Welcome to the Family History Social

The very latest news from the world of genealogy

The Nineteenth Century through the reigning monarch's eyes

Queen Victoria's Journals

For those of us researching our ancestors the finding of a diary written by an ancestor would indeed be a red-letter-day.

For those of us researching our ancestors the finding of a diary written by an ancestor would indeed be a red-letter-day.

Not many of us are lucky enough to have access to such a resource. But in its absence we can read contemporary newspapers and magazines to get an understanding for the social influences on their world and what was happening around them.

Also of interest, to those researching the Victorian period, will be the journals written by the reigning monarch as they provide seven decades of royal history. Queen Victoria's Journals have been made available online in a partnership between ProQuest, the Royal Archives and the Bodleian Libraries. The result are high-resolution, colour images of every surviving volume of Queen Victoria's journals from her first entry in 1832 to close to her death in 1901.

 

Tracing the Victorian period through the eye's of the Queen this resource reflects the changes taking place in the nineteenth century as seen by Victoria herself.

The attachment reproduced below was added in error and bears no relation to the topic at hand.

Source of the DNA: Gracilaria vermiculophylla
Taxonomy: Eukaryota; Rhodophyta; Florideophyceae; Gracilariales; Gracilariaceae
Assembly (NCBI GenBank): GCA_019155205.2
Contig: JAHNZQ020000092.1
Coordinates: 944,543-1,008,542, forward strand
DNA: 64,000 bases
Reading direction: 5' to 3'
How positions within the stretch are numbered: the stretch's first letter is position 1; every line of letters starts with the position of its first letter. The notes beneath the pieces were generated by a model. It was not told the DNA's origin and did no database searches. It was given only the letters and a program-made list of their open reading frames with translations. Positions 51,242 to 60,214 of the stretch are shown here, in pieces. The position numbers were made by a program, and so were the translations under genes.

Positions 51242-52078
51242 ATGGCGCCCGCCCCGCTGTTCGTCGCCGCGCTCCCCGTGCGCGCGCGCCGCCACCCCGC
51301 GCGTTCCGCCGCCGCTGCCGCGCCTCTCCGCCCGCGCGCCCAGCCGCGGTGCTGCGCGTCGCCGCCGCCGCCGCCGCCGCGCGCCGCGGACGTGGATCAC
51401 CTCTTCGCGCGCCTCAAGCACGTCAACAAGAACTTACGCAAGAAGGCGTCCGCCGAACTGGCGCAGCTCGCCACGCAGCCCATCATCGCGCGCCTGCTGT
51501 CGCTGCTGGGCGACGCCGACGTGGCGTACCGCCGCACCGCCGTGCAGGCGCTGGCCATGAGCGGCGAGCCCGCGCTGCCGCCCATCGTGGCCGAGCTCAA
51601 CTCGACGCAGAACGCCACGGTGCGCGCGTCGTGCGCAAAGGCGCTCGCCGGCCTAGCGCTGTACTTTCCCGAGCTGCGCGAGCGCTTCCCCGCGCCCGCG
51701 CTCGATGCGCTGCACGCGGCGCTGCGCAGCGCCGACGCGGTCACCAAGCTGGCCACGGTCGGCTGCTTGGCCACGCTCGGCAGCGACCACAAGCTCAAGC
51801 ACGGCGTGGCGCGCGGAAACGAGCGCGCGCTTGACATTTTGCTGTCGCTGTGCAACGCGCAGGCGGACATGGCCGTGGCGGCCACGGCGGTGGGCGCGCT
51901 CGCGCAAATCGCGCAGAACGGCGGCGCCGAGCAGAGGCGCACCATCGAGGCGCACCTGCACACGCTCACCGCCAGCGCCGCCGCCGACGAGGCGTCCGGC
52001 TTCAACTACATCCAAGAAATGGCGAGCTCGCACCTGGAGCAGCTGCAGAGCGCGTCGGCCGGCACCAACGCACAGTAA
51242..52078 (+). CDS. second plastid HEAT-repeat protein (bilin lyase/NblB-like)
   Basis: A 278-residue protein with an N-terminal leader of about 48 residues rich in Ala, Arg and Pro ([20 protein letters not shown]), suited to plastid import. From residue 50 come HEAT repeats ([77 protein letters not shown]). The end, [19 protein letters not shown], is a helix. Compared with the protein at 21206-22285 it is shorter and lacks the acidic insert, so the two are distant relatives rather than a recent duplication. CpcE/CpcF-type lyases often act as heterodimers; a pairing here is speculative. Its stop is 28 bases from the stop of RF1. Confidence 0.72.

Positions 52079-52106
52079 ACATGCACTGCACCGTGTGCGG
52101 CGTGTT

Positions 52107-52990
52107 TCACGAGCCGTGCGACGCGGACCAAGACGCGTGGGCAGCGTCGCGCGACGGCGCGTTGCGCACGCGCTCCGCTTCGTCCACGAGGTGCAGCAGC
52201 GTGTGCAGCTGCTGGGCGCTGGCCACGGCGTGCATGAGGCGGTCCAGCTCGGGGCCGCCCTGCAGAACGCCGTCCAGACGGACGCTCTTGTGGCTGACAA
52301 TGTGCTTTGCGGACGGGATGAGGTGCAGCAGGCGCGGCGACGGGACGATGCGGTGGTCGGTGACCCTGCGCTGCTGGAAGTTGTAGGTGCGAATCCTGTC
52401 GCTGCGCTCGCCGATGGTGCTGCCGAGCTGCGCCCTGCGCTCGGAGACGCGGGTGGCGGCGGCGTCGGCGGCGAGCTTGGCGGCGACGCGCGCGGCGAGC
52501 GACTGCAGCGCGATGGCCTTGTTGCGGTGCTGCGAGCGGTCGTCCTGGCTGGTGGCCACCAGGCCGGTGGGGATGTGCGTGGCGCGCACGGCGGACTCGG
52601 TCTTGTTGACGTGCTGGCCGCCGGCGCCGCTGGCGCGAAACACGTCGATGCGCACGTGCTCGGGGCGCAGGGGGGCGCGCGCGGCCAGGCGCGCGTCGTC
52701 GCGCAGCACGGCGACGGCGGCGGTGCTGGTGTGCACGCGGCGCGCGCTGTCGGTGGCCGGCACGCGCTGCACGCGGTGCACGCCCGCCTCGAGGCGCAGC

Read more: http://www.queenvictoriasjournals.org/home.do

Leave a comment

New TV series: 24 Hours in the Past

There is a new series on Tuesday night on BBC TV  and on the iPlayer that gives all of us a great insight into a bit of social history. These types of programmes can give us family historians a better understanding of our ancestor's times and so make more sense of their lives. 24 Hours in the Past is a living reality documentary in which six celebrities travel back in time to the 19th century, spending four full days experiencing the relentless graft of the working poor in Victorian Britain. Impressionist Alistair McGowan, former minister Ann Widdecombe, actress Zoe Lucker, world champion hurdler Colin Jackson, actor Tyger Drew-Honey and presenter Miquita Oliver are the volunteers, whose first 24 hours lands them in the dustyard, where they have to sift through mountains of dirt, rotting veg and old bones. Presented by Fi Glover, with historian Ruth Goodman.
Leave a comment
Found 2 Results.
Back to top